Dee Dee–70-76% Cacao shows the style and beauty of the packaging for chocolate. I am attracted to the gold foils and the lettering. The word Ghiradelli reminds me of Fisherman’s Wharf in San Francisco. The French words remind me of a friend I met in Paris who gave me the Chocolate Noir. The colors of red, gold and shades of brown with a touch of blue are as satisfying as feeling the chocolate on my tongue. With just enough chocolate, life is divine!
Juniper 46172 was my phone number for 19 years. When I was a child phone numbers in the Bay Area started with a word. My family had one black dial phone, and when the new pink “Princess” model came into the household it was a big deal. Years later, my sister sent me the postcard of the woman talking on the phone that I used in my collage. This was a postcard that I had kept on a bulletin board near my phone for years. The earring that I added was something I found. I made this piece at my sister’s house in England and I used pages from a London phonebook as the background. This was my first time to use a box frame.
Heels and Lace was my first attempt at assemblage. I was attracted to the red and gold wrapping paper which I used as the background. Stiletto heels fascinate me as objects with interesting shapes and curves. While working on this piece I found my little red heels and thought that they would be a good extension of the piece. I added the gems on the shoes glued to the frame to pick up the gems on the inside of the piece. In this case old shoes become new.
How important is recycling and reusing materials in your daily life?
Dee Dee–Recycling and reusing is on my mind all the time. I save materials for my grandchildren’s art classes. Also, after I go through magazines I take them to Assisted Living centers that I know can use them for art projects. I like for objects to go to the most appropriate new home for their use. For me, it is important to not throw in the garbage what someone else can reinvent.
How might you encourage others to reuse materials?
Dee Dee–Many household items can be repurposed and given to artists and educators. There is no shortage of elementary schools, high schools, preschools, childcare centers, assisted living facilities— they are in every neighborhood in most cities. You can research what is needed and pass on those materials.
Dee Dee Marovich has three daughters and four grandchildren. She is originally from San Francisco, and now resides in Austin. Dee Dee loves to travel, tap dance teach and create.
Dee Dee Marovich in Mayfield Lavender Fields in England, photo courtesy of the artist.
Earlier this year Mary Elizabeth Cantu, founder and director of San Antonio’s budding organization spare parts, presented to educators at the National Art Education Association (NAEA) conference in Ft. Worth. She shared the spare parts vision of creative reuse education to a standing-room only crowd–which included Heather Williams, Executive Director of Art Explorium in Hawaii.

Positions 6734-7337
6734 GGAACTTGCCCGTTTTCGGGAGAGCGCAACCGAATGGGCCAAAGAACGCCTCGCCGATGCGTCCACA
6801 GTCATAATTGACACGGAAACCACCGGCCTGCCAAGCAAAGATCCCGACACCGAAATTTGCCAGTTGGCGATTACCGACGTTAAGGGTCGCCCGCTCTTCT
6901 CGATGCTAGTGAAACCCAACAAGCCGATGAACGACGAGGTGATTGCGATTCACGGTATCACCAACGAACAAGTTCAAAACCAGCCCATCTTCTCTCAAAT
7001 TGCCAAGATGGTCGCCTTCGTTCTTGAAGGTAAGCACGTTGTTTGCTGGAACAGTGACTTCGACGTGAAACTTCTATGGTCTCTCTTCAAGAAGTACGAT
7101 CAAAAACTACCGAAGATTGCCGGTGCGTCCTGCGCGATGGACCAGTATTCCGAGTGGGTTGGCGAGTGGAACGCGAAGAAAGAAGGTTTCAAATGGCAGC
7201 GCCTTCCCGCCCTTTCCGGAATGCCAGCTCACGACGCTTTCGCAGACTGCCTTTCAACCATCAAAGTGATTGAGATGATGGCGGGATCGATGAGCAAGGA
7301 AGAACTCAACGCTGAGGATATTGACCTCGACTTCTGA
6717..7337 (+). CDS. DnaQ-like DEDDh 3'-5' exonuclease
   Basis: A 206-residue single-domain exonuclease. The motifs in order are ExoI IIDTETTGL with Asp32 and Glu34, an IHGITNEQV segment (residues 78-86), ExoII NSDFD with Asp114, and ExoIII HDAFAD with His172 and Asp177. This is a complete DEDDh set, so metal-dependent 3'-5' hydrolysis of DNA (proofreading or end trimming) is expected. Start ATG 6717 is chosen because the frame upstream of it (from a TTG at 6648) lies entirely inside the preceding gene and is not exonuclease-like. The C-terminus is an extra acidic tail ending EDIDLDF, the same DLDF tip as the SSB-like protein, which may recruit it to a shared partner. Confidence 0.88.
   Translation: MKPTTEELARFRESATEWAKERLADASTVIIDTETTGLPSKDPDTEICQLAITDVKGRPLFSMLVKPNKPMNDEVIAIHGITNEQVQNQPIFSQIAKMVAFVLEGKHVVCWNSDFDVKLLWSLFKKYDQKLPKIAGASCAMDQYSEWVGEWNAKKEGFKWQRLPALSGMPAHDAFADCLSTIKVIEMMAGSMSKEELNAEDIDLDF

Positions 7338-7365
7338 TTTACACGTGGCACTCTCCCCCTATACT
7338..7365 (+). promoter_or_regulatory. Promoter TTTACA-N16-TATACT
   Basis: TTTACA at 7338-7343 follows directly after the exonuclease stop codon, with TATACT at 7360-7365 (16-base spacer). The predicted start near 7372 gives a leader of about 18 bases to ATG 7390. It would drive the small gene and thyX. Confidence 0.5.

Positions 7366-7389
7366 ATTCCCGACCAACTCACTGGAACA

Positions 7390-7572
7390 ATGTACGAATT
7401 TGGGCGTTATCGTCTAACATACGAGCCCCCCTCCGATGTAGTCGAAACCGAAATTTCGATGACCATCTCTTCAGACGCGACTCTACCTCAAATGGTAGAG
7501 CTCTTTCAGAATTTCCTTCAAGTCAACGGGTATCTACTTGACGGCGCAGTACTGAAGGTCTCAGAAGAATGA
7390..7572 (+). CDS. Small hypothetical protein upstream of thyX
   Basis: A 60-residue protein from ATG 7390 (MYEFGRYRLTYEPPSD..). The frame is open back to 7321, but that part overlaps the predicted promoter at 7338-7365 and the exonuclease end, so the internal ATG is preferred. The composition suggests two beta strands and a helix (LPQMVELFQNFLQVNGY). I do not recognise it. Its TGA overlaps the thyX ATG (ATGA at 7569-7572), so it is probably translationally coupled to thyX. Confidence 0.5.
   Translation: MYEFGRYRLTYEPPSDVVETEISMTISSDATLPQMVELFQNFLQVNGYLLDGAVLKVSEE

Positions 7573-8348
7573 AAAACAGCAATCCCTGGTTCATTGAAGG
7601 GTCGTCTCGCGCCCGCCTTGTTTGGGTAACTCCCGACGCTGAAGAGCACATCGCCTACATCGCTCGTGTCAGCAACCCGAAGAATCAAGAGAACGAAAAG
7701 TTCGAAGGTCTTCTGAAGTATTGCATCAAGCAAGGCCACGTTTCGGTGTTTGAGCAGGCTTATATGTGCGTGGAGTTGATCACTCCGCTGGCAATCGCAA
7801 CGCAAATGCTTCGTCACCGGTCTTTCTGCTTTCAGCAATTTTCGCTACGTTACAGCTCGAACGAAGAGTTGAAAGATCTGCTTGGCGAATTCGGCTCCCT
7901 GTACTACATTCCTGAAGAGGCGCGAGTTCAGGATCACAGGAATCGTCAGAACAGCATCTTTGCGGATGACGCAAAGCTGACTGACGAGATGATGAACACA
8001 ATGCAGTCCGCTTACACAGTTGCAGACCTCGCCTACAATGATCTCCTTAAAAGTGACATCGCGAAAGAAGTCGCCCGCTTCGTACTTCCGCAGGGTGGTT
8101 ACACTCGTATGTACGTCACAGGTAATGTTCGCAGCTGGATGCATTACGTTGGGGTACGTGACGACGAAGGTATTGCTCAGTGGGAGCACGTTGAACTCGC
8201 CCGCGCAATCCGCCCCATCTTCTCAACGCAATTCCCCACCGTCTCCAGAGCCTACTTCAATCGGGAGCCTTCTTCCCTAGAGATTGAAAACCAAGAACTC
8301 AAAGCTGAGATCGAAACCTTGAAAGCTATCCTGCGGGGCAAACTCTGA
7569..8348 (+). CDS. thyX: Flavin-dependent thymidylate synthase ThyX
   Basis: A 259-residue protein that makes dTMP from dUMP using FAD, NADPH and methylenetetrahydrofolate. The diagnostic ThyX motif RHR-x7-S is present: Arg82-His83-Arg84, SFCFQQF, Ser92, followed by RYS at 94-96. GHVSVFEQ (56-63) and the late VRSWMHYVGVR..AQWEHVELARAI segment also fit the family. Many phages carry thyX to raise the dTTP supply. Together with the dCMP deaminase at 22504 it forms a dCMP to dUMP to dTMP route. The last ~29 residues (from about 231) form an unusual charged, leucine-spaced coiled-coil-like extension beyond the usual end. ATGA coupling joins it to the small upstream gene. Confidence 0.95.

Williams subsequently sought advice from Cantu when planning an Art Explorium materials giveaway for teachers–similar to the summer extravaganza of free, reuse art materials organized by spare parts. In the exchange of ideas, Cantu also connected with Julie Uyeno-Pidot, a Masters degree student in the Public Administration program at the University of Hawaii at Manoa. Julie recently completed her practicum at the Art Explorium, helping them to locate and apply for grants in support of outreach projects. Julie and Heather graciously granted me an interview via email proving that spare parts‘ influence is transcending San Antonio and becoming a national resource.
What is Art Explorium? Did the concept begin with the idea of reuse and repurposing art materials or was that something that evolved?
Julie–Art Explorium is an arts education nonprofit located in the eclectic Kaimuki area. The organization’s mission is to provide a community art studio to nurture the creative potential in children.
Creative reuse has been a part of the nonprofit’s focus since its inception. Founders Taiji and Naoko Terasaki and Nathan Smith recognized the link between arts integration and environmental sustainability and sought donations of reusable materials from local businesses and the community. These materials are utilized in Art Explorium’s programs: open studio, during which children and their families can create projects at themed centers, or make whatever they please at the Trash-to-Treasure station; workshops that introduce youngsters to local artists and their techniques and special events.
I’m curious about the situation in Hawaii regarding recycling, landfills etc. with its limited space.